Inc. is working with financial advisers to help it field takeover offers after being approached by a potential acquirer, people with knowledge of the matter said.

There is no certainty any deal will transpire, the people said, asking not to be named because the information is private. The people didn’t identify potential acquirers. Bankers may help rebuff any suitor or work out an eventual sale, one of the people said.

Salesforce jumped 11.6 percent in New York trading Wednesday, giving it a market value of about $49 billion.

A takeover of Salesforce would be the largest ever of a software company, and for any buyer it would mark an aggressive push into cloud computing -- the delivery of business software and services via the Internet, buttressing the portfolios of its largest rivals: Oracle Corp., Microsoft Corp. and SAP SE.

While all those companies have their own customer relationship management technologies, they trail Salesforce’s products in market share, according to an annual ranking that researcher Gartner Inc. published last May. Oracle is the most “realistic buyer,” Daniel Ives, an analyst at FBR & Co. wrote in a research note Wednesday.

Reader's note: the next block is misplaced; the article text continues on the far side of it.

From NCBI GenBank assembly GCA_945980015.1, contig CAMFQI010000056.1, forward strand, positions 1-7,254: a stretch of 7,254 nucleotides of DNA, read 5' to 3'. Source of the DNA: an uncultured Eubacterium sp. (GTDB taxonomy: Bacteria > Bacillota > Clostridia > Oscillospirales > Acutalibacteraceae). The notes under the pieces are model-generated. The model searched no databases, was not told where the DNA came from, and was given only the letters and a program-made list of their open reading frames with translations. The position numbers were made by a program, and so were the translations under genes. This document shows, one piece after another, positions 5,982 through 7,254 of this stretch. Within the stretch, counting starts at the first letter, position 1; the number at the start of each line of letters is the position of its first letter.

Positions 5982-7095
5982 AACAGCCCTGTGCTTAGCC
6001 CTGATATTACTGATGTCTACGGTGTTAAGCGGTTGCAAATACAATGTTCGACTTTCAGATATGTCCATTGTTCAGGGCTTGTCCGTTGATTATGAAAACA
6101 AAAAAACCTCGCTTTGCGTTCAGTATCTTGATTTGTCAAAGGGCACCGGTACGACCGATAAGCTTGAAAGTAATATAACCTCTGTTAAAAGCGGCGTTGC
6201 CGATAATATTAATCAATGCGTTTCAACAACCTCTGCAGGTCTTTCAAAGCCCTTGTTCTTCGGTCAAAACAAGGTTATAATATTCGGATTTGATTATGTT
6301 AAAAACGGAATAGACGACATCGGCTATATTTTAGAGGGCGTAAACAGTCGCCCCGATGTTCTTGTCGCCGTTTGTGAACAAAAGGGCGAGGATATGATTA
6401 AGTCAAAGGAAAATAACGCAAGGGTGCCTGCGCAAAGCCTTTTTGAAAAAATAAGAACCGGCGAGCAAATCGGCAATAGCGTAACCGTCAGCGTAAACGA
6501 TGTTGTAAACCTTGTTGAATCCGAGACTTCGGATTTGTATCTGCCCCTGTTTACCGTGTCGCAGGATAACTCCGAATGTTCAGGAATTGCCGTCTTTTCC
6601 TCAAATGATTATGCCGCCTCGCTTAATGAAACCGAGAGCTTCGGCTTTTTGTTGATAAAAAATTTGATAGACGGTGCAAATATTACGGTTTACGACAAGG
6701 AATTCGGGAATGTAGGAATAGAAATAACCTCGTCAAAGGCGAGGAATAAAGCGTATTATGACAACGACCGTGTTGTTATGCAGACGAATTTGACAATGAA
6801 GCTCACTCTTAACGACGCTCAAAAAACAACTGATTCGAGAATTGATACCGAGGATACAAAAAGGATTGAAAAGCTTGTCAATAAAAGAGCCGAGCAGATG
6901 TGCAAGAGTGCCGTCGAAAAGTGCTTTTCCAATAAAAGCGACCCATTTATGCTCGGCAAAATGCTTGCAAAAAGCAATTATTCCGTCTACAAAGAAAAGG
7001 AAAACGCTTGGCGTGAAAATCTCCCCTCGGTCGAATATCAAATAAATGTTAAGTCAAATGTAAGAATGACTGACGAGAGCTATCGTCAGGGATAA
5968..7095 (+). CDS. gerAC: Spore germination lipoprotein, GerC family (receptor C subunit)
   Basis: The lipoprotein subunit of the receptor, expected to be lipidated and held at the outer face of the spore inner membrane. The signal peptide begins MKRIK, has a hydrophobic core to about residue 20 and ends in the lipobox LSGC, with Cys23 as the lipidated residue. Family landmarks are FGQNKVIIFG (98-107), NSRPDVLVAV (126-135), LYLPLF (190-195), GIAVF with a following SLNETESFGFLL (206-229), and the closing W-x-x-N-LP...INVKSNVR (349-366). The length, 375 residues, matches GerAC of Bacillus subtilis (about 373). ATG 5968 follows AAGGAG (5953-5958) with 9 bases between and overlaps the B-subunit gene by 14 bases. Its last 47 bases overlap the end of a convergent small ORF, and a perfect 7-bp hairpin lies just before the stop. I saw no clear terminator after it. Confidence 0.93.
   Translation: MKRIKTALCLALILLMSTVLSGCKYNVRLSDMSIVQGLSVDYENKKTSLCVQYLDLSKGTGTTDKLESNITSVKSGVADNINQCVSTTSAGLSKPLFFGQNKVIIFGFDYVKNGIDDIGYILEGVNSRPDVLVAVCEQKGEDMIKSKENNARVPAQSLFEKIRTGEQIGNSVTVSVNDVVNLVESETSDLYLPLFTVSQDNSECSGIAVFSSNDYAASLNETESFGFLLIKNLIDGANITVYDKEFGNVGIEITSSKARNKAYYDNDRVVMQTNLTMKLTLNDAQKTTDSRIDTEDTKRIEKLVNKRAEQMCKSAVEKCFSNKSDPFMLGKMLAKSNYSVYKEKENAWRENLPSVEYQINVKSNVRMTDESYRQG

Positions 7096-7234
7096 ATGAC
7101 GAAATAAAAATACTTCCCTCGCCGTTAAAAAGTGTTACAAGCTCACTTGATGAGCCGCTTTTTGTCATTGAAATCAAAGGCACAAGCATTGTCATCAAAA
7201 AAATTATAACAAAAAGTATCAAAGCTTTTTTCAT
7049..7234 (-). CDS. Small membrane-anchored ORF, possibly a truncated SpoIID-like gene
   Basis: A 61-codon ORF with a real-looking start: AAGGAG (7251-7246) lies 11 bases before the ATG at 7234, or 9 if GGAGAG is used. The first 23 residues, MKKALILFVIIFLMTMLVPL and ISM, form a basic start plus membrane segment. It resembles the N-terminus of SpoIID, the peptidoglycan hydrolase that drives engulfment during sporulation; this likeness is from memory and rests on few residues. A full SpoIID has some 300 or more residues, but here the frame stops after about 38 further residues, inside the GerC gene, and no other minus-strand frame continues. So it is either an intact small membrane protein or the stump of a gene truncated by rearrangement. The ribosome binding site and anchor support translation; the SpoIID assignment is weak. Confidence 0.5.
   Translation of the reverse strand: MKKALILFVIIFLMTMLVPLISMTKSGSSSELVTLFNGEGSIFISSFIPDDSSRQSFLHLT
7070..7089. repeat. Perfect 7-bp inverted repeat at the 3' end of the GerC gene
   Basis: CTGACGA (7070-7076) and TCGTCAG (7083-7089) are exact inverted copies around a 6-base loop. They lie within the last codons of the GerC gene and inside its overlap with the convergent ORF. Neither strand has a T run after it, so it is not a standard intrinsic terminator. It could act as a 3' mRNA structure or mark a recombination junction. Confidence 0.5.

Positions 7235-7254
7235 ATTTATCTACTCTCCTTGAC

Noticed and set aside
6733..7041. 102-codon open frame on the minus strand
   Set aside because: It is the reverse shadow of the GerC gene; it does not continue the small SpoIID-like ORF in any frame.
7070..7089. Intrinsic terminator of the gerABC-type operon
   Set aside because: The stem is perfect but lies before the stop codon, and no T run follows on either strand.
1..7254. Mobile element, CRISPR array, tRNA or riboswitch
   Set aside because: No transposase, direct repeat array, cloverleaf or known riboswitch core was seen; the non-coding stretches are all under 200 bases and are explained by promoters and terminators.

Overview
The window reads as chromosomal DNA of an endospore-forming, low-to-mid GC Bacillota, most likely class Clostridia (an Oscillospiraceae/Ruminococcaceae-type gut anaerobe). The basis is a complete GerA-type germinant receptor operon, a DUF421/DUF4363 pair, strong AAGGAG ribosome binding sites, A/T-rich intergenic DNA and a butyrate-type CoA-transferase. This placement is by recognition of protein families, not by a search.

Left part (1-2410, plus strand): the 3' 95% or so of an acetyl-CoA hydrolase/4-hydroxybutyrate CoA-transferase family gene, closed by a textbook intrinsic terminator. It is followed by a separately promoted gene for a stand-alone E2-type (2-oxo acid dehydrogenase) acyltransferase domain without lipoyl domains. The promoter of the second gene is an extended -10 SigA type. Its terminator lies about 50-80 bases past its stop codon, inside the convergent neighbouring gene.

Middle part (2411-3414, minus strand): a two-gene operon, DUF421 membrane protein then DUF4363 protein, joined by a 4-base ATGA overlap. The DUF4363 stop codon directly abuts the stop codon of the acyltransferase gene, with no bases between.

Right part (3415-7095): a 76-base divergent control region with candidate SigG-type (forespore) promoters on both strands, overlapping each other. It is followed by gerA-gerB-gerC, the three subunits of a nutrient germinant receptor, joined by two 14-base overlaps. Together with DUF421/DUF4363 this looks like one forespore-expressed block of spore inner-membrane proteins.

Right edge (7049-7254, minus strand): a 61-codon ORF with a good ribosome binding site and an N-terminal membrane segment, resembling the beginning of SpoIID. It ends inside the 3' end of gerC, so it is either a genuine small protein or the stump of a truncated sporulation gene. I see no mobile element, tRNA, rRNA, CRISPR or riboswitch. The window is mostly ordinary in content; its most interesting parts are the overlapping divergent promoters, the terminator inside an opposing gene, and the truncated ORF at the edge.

“Oracle is desperate to establish itself as a leader in the cloud, and acquiring the leading cloud company and bringing on board a visionary leader in Marc Benioff would help toward accomplishing this goal,” he wrote, referring to Salesforce’s chief executive.

Microsoft and Adobe Systems Inc. teamed up Wednesday to offer their mutual customers a mixture of customer resource management and marketing products -- something that customers could get solely from Salesforce. Since Salesforce made its acquisition of marketing firm ExactTarget Inc. for $2.42 billion in mid-2013, Oracle has bought a number of marketing companies, including Responsys for $1.44 billion and Blue Kai Inc.

“The company is not under duress, they wouldn’t be a seller under duress,” said Steven R. Koenig, an analyst at Wedbush Securities Inc. “It would have to be a motivated buyer who would be willing to pay a premium.”

Chi Hea Cho, a spokeswoman for Salesforce, declined to comment, as did representatives for Oracle and Microsoft. Nicola Leske, a spokeswoman for SAP, referred to comments by SAP Chief Executive Officer Bill McDermott, who has said that the company is done making big acquisitions.

Oracle, with a market value of about $194 billion, makes databases and other software that helps companies store, sort, manage and analyze large amounts of digital information.

Larry Ellison, the company’s founder and chief technology officer, said in March that Oracle expects to earn more money from cloud-based systems than Salesforce by the end of this calendar year.

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